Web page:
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Open knowledge sharing to support learning in agricultural and livestock research for development projects
Open knowledge sharing to support learning inagricultural and livestock research for development projects Peter Ballantyne Food Security and Nutrition Network East Africa Regional Knowledge Sharing Meeting, Addis Ababa, Ethiopia, 11-13 June 2012
Topics Why we need learning – ‘business as usual interventions’ don’t work ILRI and more effective development Why share and learn – starting points for knowledge management? Ways to share and learn – approaches we use at ILRI
Business as usual – Ask the farmersWhat’s your I’ll go find Feedmain problem some technology
Business as usual – What’s on the scientists’ shelf What feed technologies Planted forage have you got? Urea treated straw Bypass protein OK, let’s try those
“Our findings indicate that business as usual feed ‘promotion’ and interventions are not too promising.” Alan Duncan (ILRI)“If you do what you’vealways done, you’ll getwhat you always got.” Mark Twain
ILRI roles in program learning ILRI as a ‘knowledge’ partner – in development projects Learning,M&E, impact assessment Knowledge, expertise, facilitation, CD Evidence, validation, … ILRI as R4D ‘solution-finder’ with partners Participatory, multi-stakeholder … Explicit learning/knowledge focus … ILRI’s ‘open’ research, knowledge and learning approach [local to global]
Some starting points Together - researchers, communities, and development partners - know so much … How do we create, document and share this knowledge? How do we support learning, and share the results? How do we enrich these processes of documenting, learning, and sharing? Can we do R4D better? To increase the effectiveness of R4D!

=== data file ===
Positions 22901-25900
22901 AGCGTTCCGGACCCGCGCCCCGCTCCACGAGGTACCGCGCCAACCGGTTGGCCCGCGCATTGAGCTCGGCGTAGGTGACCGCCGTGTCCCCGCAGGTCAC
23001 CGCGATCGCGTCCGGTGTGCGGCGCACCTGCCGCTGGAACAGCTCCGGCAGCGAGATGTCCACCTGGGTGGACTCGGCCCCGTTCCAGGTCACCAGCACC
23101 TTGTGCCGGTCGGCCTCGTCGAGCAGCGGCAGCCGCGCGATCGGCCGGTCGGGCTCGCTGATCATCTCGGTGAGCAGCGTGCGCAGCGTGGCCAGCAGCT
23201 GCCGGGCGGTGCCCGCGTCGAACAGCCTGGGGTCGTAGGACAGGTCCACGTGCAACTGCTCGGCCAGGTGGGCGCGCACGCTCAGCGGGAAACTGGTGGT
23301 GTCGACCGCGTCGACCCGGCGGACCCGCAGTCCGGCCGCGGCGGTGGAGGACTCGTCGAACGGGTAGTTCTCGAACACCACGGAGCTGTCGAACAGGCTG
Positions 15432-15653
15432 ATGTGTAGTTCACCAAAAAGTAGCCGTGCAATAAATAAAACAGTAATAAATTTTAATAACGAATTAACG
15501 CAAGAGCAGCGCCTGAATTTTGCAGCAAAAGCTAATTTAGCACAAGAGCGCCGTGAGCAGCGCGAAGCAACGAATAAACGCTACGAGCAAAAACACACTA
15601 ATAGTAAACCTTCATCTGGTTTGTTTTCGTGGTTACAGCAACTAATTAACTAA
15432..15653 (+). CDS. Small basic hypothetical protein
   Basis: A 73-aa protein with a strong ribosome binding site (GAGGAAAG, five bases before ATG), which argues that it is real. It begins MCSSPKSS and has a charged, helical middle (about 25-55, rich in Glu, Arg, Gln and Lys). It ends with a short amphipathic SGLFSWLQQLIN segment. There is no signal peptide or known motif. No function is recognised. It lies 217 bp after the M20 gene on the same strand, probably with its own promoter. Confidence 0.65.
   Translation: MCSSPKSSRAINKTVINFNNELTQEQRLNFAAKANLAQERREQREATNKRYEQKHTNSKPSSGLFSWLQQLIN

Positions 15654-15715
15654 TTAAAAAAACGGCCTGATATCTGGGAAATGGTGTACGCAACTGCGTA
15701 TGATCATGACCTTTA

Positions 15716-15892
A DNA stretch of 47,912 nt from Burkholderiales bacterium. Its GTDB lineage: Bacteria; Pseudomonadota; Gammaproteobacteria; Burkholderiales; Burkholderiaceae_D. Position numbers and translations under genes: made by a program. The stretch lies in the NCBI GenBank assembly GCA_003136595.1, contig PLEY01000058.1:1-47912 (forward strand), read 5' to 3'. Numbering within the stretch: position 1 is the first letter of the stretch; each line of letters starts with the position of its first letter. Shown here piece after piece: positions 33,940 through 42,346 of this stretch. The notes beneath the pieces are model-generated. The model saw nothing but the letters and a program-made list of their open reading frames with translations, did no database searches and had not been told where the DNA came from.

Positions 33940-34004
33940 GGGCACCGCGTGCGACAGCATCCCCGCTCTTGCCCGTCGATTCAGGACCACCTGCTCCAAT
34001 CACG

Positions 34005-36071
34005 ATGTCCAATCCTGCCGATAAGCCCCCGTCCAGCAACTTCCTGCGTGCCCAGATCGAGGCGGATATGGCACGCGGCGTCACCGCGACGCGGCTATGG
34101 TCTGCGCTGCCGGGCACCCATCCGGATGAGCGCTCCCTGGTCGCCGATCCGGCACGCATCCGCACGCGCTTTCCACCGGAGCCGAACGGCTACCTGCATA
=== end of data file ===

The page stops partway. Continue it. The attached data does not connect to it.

Some ‘answers’1. Co-create and co-learn in multi- stakeholder platforms2. Document and mobilize knowledge from the (un)usual people3. Make research knowledge, events, processes and platforms ‘open’4. Engage, engage, engage …
1. Innovation platforms spaces for diverse actors to engage in dialogue, and to jointly identify, learn about and address issues Innovating with communities
2. Documenting (un)usual voices Community perspectives Beyond reports Listen and learn
Most significant Any observablechanges impacts?
Discussion support tools Farmer focus Rapid value chain assessment Participatory ‘FEAST’ feed assessment with communities Technology prioritization with farmers (Techfit)
Discussion support toolsContribution of livelihood activities to household income (as a percentage) 6% Results in: 6% 32% Promising feed Agriculture 14% interventions that Livestock Remmitance might work Labour Others Business 20% Better understand 22% why usual suspects often don’t work Solutions suggested by farmers Learning from Crops at backyard, around communities fence, farm side Reducing the herd size Improving the utilization of straws of different food crops Providing farmers with continuous training
3. Open the knowledge Open research ‘Working out loud’
Working out loud! “bringing activities out of closed repositories and applications [and events and processes], and pulling them into the open increases the likelihood of learning information earlier.” - Stowe Boyd: http://blog.podio.com/2011/08/01/working-out-loud-make- WOL = Observable Work + Narrating Your Work Narrating Your Work: journaling what you are doing in an open way for others to follow Observable Work: creating / modifying / storing your work where others can see it, follow it and contribute to it, before it is final
5. Engage over time Partners, collaborators Relationships Feedback Open mindsets Social learning Social media
Challenges Process versus products Getting to open Finding ‘facilitation’ and process expertise Fear of new ‘tools’; fear of ‘overload’ Making time to learn and share
Contacts KM and KS @ ILRI: Peter Ballantyne ( firstname.lastname@example.org) Participatory video: Beth Cullen ( email@example.com) Innovation platforms: Alan Duncan ( firstname.lastname@example.org) http://infoilri.wordpress.com